Neal: Troubling Gruden case yet another sign of NFL's broken power structure
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fairly easy
The NFL's awful hiring history didn't lead to Jon Gruden's behavior, but anyone familiar with the league's homogeneousupper crust shouldn't be surprised views like his are shared within it.
As much as the NFL loves to present itself as diverse, inclusive, proactive and forward-thinking, the troubling case of Jon Gruden shows us — once again — that the league is a long way from achieving any of that.

A major reason why the NFL can't get there: so many of the bosses don't believe in the benefits of having a diverse set of leaders. The nearly all-white supermajority of NFL owners — there are two people of color who have significant ownership interests across the 32 teams — continues to hire white decision-makers most of the time.

In the NFL, 75% of players are people of color. Head coaches? Only 6.4% people of color – five of 32. Senior administrative positions on those teams? Down to 18% in 2020.

These figures are from the 2020 TIDES Racial and Gender Report Card and you can see all the Fs and Ds and C-minus grades there for the NFL's hiring practices.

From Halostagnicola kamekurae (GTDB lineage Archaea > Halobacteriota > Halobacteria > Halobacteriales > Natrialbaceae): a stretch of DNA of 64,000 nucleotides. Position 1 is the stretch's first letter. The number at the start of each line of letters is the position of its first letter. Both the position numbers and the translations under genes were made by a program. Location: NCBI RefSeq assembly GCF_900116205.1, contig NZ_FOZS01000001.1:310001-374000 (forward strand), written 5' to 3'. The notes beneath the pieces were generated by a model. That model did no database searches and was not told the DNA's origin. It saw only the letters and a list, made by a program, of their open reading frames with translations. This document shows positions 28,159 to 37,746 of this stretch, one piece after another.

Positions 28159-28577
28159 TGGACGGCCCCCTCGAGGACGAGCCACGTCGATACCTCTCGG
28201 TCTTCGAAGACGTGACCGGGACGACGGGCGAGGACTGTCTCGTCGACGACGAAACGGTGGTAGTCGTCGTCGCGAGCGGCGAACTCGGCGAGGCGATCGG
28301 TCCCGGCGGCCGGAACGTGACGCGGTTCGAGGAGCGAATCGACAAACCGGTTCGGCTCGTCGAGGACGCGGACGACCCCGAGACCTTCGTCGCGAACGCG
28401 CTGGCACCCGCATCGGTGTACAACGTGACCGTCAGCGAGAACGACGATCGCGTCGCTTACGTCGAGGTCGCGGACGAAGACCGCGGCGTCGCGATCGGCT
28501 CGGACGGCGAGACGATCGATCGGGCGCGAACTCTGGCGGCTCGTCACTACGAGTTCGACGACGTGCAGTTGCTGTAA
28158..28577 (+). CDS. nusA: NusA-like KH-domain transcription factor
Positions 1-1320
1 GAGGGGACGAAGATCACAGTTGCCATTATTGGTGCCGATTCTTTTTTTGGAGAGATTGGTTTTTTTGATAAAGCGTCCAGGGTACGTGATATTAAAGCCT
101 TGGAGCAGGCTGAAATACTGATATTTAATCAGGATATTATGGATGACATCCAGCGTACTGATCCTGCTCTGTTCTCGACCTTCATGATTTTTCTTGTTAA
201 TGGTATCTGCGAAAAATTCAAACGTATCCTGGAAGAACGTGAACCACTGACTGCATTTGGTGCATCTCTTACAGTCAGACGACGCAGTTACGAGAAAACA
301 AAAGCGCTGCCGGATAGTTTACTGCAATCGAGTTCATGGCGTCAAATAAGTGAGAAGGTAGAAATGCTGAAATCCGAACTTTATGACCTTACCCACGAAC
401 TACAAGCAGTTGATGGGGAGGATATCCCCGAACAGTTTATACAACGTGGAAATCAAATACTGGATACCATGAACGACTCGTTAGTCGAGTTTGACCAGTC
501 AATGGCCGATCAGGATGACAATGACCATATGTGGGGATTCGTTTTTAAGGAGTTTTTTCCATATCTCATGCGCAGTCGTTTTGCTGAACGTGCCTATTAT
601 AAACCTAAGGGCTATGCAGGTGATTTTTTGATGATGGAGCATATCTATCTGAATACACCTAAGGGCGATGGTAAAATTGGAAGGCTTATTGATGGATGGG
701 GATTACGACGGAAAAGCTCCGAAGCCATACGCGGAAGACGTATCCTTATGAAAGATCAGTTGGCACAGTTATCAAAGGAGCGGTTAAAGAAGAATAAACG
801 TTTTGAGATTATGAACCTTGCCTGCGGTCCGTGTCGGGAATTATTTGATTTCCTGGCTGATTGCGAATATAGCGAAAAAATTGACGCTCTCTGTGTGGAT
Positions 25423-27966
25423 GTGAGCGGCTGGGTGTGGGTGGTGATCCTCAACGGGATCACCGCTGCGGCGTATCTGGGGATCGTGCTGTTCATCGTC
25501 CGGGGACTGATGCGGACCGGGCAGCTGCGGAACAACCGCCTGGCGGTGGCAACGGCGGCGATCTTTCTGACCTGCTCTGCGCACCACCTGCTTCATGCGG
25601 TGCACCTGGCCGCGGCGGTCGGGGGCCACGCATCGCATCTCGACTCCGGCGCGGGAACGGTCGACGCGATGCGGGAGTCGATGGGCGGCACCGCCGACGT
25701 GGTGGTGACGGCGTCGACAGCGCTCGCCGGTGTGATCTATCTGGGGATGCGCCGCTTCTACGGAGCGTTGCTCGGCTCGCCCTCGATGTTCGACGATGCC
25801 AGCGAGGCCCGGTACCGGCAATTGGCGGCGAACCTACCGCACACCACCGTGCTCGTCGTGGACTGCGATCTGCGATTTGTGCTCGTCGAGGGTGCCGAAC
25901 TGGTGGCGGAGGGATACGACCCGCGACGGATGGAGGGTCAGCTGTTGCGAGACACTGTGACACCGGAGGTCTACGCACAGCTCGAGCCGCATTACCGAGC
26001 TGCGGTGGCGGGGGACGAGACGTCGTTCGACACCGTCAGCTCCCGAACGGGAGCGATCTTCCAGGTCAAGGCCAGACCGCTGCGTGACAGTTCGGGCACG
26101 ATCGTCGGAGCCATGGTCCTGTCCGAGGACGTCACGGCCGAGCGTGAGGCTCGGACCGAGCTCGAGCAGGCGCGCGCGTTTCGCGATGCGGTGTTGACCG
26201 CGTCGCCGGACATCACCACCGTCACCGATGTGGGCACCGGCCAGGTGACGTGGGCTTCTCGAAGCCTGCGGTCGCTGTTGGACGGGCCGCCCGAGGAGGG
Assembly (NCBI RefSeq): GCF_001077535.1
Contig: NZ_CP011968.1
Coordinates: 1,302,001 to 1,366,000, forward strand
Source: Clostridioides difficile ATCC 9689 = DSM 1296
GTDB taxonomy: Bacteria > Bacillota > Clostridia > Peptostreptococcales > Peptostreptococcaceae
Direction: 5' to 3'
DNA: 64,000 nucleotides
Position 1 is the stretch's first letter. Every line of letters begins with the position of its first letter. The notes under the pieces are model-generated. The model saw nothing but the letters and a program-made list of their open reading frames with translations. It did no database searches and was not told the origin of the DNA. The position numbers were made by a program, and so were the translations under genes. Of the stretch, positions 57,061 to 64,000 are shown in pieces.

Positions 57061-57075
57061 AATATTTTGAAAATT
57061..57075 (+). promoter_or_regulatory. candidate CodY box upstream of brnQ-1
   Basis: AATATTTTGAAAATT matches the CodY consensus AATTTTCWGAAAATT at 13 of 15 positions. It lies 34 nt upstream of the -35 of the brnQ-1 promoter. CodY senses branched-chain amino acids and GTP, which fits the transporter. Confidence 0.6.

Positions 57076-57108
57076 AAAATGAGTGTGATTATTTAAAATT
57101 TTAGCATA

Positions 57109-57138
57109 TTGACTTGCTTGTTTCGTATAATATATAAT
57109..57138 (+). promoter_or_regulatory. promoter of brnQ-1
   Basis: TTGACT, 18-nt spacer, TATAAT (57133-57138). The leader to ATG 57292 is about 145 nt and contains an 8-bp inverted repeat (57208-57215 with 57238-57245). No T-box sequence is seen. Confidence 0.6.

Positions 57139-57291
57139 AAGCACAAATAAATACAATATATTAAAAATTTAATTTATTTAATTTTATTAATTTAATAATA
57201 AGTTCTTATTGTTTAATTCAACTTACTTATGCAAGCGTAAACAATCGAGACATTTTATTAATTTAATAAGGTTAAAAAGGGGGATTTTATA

If the league wants to eradicate Neanderthal thinking like Gruden's, start at the top. The more people of color and women in power within the NFL hierarchy, the more the good ol' boy network is put on notice. Add diverse talent, NFL owners, if you truly want to create the type of progressive culture you are seeking.

Gruden felt comfortable enough on an e-mail string that included former Washington executive — and old friend — Bruce Allen that he was able to reveal his true character. From 2011 to 2018, while he was an ESPN analyst, Gruden made offensive remarks about Black people, gay people,…
La Velle E. Neal III
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